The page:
31.08.2018 change 31.08.2018

Wrocław scientists are working on plant modification method that could be an alternative to GMO

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Wrocław scientists are working on creating a plant modification method that could be an alternative to GMO. They want to use epigenetic methods to obtain flax that will give higher yields and be resistant to disease.

Raw materials from such flax (fibre, oil or bioraffinates) can be the basis for preparations that support wound healing and pain killers, and be components of biodegradable composites for the production of medical implants or car equipment.

"Our goal is to create an alternative to genetic modification of plants. We want to use techniques that do not require interference in the genome, epigenetic methods, to induce beneficial traits in plants" - explains Dr. Magdalena Żuk from the Department of Genetic Biochemistry, Faculty of Biotechnology, University of Wroclaw.

The researcher emphasises that scientists are currently working on improving useful plants, mainly flax, with methods that are no longer based on genetic engineering (introducing changes to the plant`s DNA). "We want to do it in a more subtle but targeted way, using natural processes, for example by controlling the DNA methylation process" - she adds.

Changes in methylation can also be caused by various environmental stresses: low temperature or drought, but they are unpredictable and impossible to control. Wrocław researchers use more scientific tools, for example short nucleic acid sequences directed to specific DNA fragments. Unlike in the case of GMOs, they will not build into the DNA or damage its fragment, they will only cause changes in methylation.

"We are trying to develop and optimise such technologies so that similar changes to those previously obtained with genetic engineering methods can be achieved with more sophisticated, epigenetic methods" - notes Dr. Żuk.

Researchers from the University of Wroclaw are working on achieving changes in the content of isoprenoid, phenylpropanoid, glutathione and other compounds in flax. This allows to obtain flax that is more resistant to attacks of pathogens and yielding a higher yield: more seeds and better quality fibre and oil.

But first of all - as the researcher emphasises - such modified flax has very good biomedical properties. "It was already the basis of linen dressings, which we used in the support of wound healing, including chronic wounds. After biorefinery stage, flax products: oil, pomace, seed pressing by-products and flax straw, were used as activators of those linen dressings. They may be beneficial in preventing and supporting the treatment of various types of diseases, including dermatological diseases accompanying the atopic skin or psoriasis" - she notes.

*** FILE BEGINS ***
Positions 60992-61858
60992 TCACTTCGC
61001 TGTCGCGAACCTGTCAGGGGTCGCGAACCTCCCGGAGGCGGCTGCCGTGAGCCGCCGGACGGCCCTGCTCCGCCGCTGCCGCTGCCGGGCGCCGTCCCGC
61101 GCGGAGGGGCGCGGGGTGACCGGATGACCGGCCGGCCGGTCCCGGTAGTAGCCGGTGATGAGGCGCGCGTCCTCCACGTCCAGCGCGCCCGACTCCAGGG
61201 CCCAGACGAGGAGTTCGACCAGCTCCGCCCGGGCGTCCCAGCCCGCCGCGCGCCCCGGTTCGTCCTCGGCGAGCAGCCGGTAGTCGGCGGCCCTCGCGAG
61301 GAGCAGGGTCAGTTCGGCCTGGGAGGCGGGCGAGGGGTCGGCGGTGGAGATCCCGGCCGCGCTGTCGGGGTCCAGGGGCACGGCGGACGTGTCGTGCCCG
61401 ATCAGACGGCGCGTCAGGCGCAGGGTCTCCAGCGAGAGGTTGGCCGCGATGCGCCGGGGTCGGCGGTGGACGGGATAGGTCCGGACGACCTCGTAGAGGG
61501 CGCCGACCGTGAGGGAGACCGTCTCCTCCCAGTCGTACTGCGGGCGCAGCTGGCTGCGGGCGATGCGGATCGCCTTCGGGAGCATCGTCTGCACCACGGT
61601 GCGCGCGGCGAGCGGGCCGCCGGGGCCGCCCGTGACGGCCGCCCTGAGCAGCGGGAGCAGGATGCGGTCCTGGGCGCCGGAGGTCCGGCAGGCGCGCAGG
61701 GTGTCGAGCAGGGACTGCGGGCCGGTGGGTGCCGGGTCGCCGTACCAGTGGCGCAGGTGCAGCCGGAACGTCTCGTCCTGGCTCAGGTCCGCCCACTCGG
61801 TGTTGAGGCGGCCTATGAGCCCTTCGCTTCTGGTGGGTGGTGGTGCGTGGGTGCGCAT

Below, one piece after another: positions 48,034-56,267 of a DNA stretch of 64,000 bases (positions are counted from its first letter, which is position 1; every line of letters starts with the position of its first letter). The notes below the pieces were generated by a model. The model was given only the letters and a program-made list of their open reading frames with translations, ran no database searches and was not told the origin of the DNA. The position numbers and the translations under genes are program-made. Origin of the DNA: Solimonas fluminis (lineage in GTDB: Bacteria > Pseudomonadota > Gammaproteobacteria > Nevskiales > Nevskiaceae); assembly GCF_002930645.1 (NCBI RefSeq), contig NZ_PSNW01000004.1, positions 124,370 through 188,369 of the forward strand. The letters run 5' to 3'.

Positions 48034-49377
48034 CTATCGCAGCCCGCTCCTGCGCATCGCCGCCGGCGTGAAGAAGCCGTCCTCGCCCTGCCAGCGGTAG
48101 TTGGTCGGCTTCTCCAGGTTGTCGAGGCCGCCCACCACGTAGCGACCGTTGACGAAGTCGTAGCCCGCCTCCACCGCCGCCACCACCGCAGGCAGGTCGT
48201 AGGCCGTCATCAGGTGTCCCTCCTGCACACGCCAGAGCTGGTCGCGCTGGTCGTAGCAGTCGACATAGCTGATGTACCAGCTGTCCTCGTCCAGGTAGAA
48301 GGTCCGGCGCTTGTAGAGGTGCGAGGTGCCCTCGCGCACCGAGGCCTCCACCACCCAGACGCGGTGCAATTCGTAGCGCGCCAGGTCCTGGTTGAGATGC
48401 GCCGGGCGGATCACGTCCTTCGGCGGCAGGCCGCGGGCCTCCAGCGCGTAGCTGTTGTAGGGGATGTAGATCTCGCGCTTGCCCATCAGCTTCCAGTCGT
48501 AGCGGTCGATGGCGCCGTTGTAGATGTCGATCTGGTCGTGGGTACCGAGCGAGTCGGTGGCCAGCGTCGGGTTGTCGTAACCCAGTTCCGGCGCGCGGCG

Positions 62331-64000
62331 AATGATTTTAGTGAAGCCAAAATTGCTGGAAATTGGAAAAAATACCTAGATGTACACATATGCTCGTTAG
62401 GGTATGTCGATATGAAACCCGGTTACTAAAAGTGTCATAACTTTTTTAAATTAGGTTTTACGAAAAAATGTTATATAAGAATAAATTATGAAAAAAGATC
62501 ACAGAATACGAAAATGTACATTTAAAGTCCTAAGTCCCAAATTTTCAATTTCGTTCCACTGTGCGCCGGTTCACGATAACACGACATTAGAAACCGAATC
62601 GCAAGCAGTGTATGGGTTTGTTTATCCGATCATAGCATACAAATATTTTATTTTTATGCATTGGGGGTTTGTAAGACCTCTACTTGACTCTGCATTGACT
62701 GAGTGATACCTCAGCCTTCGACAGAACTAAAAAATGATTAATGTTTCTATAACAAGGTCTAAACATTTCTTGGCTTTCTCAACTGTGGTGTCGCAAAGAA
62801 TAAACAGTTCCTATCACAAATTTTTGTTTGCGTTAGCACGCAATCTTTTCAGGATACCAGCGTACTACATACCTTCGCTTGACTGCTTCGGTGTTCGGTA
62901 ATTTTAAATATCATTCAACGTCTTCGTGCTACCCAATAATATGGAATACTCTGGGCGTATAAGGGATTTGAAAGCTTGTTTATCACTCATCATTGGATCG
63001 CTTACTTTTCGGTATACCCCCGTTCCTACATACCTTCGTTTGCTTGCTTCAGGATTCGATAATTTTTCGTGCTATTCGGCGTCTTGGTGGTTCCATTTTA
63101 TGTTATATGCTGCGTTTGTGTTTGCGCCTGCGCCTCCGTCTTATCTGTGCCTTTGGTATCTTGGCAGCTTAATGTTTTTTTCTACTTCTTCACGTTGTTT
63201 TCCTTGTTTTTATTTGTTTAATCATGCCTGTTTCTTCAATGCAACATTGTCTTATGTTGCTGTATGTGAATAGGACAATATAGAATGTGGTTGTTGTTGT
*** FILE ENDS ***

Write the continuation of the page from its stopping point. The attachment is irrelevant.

Wrocław scientists are also working on flax with introduced polyhydroxybutyrate. "This compound will be incorporated into the fibre structure, changing its mechanical properties and its compatibility with various types of plastics: polypropylene and polystyrene" - describes Magdalena Żuk.

According to Żuk, such fibres can be successfully used for the production of biocomposites with properties so good that they can be used not only in the production of various types of automobile or airplane parts, but also for biomedical applications, for example as dental or vein implants. During their research on flax, scientists also noticed that it contains cannabinoids, compounds known from cannabis. However, it is not the hallucinogenic THC, but cannabidiol, a compound that has quite a strong analgesic and anti-inflammatory effect.

"This compound is found in high amounts in seeds, fibres and straw. In the future, its presence may translate into the biomedical application of flax products. We hope that the presence of cannabidiol will be used in various types of chronic diseases associated with pain" - the biochemist emphasises.

The research will probably take a few more years. Dr Żuk admits that for some types of plants, researchers have already managed to obtain those with interesting and desirable properties using epigenetic methods. "Research is advanced, we have tons of seeds of the first plants resistant to fungal infections. Other plants, for example enriched with beneficial phenylpropanoid compounds or producing +perfect oil+, are at the stage of pilot production" - she says.

"Some of our goals are at the first stage, we are trying to achieve the desired changes and induce them in plants. This results in part from the structure of genes that we want to influence, because some genes are easier, others are a little more resistant" - concludes Dr. Magdalena Żuk from the University of Wrocław

PAP - Science in Poland, Kamil Szubański

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